"When we learned that more subcontracted workers would be laid-off, I accompanied them to see some cabinet members who came to the eastern seaboard for a meeting to raise the issue. We questioned the threat to the subcontracted workers, and then the officials at the Ministry of Labour discussed the matter with the company and finally they were laid off," she said.

Ms Chamaiporn and other union leaders try to educate their members and subcontracted workers about articles 11(1), 75 and 118 and 119 of the labour protection law and some international labour laws.

She has also been fighting for subcontracted workers to be entitled to a housing allowance as well as equal pay for equal work.

Ms Chamaiporn said she is concerned that many unions in the eastern region would not help because they sympathise with the owners, who use the current economic downturn as an excuse. This also echoes the ideas of Sripai Noonsee of the Rangsit Area Workers' Network.

Some unions are being threatened, with employers telling them that if they want to save the jobs of subcontracted workers, permanent workers must go.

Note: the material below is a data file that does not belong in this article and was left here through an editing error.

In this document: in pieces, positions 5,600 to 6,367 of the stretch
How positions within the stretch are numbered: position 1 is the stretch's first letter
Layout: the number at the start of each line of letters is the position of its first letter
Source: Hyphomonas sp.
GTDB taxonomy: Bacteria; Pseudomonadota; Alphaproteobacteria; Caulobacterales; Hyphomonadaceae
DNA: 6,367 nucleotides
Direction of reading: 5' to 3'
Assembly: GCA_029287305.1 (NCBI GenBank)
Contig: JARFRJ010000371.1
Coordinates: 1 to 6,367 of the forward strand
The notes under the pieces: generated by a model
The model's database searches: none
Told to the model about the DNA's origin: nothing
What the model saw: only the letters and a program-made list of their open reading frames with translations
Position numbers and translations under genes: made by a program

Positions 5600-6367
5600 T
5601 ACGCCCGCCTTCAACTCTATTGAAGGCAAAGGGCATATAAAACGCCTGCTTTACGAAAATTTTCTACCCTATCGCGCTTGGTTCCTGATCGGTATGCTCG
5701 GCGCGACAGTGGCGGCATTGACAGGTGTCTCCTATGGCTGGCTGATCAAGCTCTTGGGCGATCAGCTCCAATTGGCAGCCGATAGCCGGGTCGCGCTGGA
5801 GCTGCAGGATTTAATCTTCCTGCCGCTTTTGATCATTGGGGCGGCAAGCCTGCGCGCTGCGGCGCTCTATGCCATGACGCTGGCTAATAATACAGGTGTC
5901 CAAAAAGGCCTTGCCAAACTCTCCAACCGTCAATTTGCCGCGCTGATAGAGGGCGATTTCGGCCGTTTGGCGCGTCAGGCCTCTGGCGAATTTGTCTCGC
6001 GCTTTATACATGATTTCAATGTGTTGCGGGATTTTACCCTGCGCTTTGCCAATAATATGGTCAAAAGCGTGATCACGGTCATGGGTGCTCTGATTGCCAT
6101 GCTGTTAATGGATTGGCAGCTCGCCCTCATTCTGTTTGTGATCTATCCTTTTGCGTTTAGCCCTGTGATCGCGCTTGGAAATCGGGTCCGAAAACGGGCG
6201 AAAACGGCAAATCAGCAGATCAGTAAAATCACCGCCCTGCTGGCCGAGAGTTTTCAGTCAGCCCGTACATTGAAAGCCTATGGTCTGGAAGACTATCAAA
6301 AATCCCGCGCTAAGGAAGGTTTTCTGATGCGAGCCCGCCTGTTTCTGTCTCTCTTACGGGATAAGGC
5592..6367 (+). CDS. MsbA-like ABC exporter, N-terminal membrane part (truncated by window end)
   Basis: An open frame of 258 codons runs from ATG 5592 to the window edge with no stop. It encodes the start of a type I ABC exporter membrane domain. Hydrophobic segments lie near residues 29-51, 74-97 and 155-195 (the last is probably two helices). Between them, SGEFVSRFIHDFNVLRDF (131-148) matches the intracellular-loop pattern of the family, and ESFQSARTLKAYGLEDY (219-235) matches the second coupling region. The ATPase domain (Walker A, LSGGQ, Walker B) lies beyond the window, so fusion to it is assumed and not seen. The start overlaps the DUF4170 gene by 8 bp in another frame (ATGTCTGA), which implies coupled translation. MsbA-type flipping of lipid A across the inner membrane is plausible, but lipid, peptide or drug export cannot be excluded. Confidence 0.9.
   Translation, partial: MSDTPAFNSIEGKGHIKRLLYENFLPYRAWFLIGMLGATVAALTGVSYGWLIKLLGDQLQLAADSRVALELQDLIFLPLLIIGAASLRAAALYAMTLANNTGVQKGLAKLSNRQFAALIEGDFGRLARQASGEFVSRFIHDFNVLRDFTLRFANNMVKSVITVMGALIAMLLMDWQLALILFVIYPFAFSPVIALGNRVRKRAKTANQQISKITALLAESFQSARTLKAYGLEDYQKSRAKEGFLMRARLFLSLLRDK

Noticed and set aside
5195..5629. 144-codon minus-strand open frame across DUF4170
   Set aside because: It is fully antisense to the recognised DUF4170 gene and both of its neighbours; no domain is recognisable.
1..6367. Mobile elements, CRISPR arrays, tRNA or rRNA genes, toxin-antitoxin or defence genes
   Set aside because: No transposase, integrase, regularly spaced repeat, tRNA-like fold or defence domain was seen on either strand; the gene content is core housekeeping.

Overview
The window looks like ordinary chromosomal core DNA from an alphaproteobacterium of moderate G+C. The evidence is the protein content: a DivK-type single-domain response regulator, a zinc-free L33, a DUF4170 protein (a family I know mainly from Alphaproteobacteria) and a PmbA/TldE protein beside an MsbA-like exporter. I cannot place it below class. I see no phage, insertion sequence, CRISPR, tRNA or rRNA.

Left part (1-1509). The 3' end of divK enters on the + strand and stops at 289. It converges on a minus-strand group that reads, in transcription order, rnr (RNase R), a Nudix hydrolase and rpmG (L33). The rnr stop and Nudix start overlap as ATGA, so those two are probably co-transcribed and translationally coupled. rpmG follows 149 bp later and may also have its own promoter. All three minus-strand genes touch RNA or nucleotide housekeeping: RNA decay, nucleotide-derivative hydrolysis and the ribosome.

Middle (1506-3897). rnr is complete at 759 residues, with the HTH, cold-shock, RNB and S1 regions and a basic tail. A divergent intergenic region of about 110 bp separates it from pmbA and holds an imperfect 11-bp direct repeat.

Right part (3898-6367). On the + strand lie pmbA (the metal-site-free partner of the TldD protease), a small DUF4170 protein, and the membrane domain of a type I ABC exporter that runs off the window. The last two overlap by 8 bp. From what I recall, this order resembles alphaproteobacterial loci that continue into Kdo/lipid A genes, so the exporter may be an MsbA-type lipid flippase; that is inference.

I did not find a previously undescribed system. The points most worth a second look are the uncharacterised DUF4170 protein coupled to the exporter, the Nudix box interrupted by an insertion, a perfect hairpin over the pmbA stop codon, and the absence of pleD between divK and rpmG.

Bunyuen Sukmai, secretary-general of the Eastern Labour Union Network, said there were reasons unions could not extended a helping hand to subcontracted workers.

"While there is no clear law allowing subcontracted workers to join a union, the law allows employers to hire subcontracted workers.

"Moreover, many companies increasingly prefer using subcontracted workers or outsourcing their work," he said.

Educating subcontracted workers is more difficult than union members. "They are encountering day-to-day difficulties. It is very hard for them to pay attention to related laws or informal education," he said, adding that some workers are confused about where the work went and who was ultimately responsible for their working conditions.

A part of article 11 of the Labour Law was removed by the National Legislative Assembly in 2008, meaning subcontracted workers could no longer file charges against their workplace as they do not work for the company but for labour agencies.

Mr Bunyen believes that many employers use divide and rule tactics.

"When the permanent workers were on strike, some employers immediately hired temporary workers to replace them. This has undermined the negotiating power of unions, and this is why many workers and union members don't look at temporary workers or subcontracted workers as their friends," Mr Bunyuen pointed out.